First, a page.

Daily life in Saigon doesn’t happen at home. It’s best experienced out on the street. The neat line that divides public and private life in the West is blurred in Vietnam, a fact that is frequently on display here. Everything from shopping at food markets, to locksmiths carving keys, to barbers cutting hair happens on the pavement, open to view. It leads to an environment where a meal is something to be shared, discussed and displayed: eaten in the open at communal tables.

To get a taste of this communal atmosphere, I make my way towards Saigon’s District 3 to a Quan Nhau restaurant – open-air Vietnamese beer halls where locals gather each evening to trade gossip, drink beer and enjoy plenty of tasty treats. I sit down at a shared table at Lucky Quan, kick back a glass of Bia Hoi and some grilled mussels with garlic and within minutes I’m trading stories with the Saigon locals sitting next to me. In Saigon, food is clearly a conversation starter.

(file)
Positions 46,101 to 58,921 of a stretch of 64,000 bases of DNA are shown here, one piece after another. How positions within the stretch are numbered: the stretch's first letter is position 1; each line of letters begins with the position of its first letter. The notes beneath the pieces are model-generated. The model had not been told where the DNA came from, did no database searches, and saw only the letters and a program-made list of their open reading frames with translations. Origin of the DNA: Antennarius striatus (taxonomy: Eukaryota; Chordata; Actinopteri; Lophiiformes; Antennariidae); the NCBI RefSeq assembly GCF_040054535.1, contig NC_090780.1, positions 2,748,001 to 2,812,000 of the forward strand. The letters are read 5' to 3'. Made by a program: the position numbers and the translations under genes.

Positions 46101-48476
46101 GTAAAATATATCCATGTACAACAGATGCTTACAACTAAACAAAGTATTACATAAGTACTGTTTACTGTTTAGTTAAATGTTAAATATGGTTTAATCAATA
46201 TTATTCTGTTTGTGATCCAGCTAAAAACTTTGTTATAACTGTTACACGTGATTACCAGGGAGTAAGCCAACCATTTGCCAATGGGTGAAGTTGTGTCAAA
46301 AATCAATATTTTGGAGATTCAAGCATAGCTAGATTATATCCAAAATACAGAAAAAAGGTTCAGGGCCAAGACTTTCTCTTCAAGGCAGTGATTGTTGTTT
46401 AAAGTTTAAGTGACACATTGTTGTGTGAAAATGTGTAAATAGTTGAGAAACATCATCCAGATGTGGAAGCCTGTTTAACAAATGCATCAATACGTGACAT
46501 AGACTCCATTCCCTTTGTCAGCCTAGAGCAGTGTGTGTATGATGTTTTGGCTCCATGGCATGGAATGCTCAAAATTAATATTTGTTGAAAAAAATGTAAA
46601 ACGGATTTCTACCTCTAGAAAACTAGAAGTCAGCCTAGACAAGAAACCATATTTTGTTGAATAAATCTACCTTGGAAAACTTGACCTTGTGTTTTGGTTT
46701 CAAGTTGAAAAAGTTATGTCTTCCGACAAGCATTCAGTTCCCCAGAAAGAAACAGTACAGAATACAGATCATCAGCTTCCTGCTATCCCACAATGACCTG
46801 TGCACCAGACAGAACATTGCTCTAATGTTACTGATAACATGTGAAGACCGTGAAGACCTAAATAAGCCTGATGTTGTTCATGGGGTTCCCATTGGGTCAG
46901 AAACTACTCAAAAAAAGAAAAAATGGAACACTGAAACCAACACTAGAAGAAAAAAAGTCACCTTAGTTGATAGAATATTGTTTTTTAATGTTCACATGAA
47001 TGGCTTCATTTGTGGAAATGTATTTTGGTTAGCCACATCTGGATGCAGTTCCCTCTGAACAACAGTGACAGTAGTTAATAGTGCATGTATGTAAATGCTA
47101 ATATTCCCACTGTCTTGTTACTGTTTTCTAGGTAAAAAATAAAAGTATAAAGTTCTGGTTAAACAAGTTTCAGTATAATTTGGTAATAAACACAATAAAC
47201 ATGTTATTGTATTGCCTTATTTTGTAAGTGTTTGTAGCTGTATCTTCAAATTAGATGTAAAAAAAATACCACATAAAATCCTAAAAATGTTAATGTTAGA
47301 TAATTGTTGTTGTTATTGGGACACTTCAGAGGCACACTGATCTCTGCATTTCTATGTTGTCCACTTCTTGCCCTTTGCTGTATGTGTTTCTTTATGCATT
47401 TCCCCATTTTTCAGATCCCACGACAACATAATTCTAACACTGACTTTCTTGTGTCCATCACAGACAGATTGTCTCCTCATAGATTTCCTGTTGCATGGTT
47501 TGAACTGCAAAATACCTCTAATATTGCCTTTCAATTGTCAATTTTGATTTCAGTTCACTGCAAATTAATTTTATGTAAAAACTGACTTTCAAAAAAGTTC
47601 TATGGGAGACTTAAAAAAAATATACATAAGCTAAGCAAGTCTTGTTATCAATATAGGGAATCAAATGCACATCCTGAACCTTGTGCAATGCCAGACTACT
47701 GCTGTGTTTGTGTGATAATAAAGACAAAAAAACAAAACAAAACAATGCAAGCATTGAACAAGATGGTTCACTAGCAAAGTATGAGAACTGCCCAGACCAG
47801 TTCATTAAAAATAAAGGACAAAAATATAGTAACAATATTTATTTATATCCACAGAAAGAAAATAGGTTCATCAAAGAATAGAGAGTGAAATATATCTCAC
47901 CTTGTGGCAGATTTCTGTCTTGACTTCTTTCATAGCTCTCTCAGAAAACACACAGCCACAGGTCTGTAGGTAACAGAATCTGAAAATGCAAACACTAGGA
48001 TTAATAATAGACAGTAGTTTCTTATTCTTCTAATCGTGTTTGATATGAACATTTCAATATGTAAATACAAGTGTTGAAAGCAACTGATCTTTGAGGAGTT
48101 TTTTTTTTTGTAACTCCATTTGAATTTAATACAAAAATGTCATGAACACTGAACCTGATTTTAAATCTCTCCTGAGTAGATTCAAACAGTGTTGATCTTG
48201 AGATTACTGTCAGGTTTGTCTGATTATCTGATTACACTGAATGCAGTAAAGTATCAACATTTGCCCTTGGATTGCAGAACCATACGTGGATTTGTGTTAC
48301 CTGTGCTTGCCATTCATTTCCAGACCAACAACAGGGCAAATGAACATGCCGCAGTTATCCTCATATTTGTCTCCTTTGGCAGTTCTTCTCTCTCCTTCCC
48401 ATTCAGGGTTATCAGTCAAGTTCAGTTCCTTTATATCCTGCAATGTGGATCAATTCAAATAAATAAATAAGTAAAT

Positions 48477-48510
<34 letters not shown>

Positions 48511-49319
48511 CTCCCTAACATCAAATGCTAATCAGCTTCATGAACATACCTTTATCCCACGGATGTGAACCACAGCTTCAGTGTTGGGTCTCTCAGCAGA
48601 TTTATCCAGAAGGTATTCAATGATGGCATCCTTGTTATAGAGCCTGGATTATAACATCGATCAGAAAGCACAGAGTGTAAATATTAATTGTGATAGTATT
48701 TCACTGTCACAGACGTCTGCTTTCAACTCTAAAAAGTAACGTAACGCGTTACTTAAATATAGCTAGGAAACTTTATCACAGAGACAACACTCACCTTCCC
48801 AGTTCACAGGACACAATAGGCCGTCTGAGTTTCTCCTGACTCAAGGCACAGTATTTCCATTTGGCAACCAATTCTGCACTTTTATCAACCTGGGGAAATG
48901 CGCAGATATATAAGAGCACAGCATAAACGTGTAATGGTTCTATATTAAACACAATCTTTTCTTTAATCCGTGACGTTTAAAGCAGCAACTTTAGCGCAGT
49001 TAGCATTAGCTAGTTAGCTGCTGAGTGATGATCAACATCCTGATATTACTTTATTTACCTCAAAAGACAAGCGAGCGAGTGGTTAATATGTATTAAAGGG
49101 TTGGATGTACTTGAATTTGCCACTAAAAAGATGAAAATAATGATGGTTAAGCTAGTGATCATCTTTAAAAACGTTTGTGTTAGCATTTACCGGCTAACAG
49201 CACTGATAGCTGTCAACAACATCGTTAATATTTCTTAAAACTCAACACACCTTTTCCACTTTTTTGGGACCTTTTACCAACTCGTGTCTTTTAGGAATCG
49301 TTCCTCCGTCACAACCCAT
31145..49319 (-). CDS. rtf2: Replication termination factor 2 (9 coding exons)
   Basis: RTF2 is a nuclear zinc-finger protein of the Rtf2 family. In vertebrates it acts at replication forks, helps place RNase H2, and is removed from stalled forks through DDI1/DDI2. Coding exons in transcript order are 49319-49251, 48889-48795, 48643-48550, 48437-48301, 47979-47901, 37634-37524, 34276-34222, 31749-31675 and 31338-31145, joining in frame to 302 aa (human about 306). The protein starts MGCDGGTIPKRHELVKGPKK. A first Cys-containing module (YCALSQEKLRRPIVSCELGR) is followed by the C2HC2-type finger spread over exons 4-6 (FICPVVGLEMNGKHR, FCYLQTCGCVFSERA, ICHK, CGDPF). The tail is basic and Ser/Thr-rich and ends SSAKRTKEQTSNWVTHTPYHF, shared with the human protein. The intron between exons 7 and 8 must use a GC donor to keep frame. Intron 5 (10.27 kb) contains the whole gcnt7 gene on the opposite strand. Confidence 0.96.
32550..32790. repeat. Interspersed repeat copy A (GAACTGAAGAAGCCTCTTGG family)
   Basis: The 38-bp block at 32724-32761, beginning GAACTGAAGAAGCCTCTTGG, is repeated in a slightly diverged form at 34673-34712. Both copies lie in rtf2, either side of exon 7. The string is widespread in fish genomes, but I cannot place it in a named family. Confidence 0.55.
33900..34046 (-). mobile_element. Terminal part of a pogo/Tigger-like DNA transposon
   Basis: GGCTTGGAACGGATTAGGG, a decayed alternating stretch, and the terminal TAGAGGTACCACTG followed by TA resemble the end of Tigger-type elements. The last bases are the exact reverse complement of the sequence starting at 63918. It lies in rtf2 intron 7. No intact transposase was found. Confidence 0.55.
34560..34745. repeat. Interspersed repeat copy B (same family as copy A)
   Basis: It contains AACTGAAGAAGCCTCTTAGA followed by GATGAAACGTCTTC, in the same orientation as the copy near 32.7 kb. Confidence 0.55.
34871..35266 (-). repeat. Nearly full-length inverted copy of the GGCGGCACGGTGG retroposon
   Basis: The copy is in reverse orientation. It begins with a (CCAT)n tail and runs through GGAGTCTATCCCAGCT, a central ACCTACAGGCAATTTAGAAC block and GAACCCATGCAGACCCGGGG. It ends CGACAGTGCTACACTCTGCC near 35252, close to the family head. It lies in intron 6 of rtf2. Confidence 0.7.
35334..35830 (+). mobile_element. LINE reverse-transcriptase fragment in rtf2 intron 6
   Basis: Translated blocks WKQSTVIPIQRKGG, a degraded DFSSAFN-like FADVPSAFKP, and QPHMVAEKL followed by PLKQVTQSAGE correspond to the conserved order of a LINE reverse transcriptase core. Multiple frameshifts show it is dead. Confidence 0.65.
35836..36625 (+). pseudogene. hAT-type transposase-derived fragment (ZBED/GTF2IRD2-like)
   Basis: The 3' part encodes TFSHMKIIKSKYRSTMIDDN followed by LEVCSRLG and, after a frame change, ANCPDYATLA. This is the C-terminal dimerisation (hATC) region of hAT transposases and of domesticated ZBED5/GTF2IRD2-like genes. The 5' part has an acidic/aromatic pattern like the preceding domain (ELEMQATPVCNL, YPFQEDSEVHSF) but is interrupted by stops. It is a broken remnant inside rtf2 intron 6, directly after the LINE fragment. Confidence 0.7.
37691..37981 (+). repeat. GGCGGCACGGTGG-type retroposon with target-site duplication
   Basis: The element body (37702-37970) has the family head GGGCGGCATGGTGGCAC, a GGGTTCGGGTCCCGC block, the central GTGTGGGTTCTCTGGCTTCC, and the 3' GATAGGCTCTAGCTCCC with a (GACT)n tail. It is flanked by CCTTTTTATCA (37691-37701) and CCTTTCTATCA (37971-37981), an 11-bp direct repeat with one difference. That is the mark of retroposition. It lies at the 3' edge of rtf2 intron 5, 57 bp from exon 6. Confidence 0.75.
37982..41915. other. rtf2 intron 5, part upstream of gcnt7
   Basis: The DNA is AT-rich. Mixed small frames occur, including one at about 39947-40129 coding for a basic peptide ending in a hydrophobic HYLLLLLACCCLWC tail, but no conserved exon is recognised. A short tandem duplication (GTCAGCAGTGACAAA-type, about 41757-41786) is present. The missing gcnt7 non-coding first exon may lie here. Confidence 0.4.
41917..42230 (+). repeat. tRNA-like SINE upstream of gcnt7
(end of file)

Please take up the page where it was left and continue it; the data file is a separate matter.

Traditional. Sensuous. Social. Saigon cuisine is all of these things and none of them. Ultimately in place that claims so many identities, travelers have an opportunity to pick what they want the city to be. Much like choosing from among the city’s dizzying range of delicious foods, it’s something you must experience and settle upon for yourself.

Gadling writer Jeremy Kressmann is spending the next few months in Southeast Asia. You can read other posts on his adventures “South by Southeast” HERE.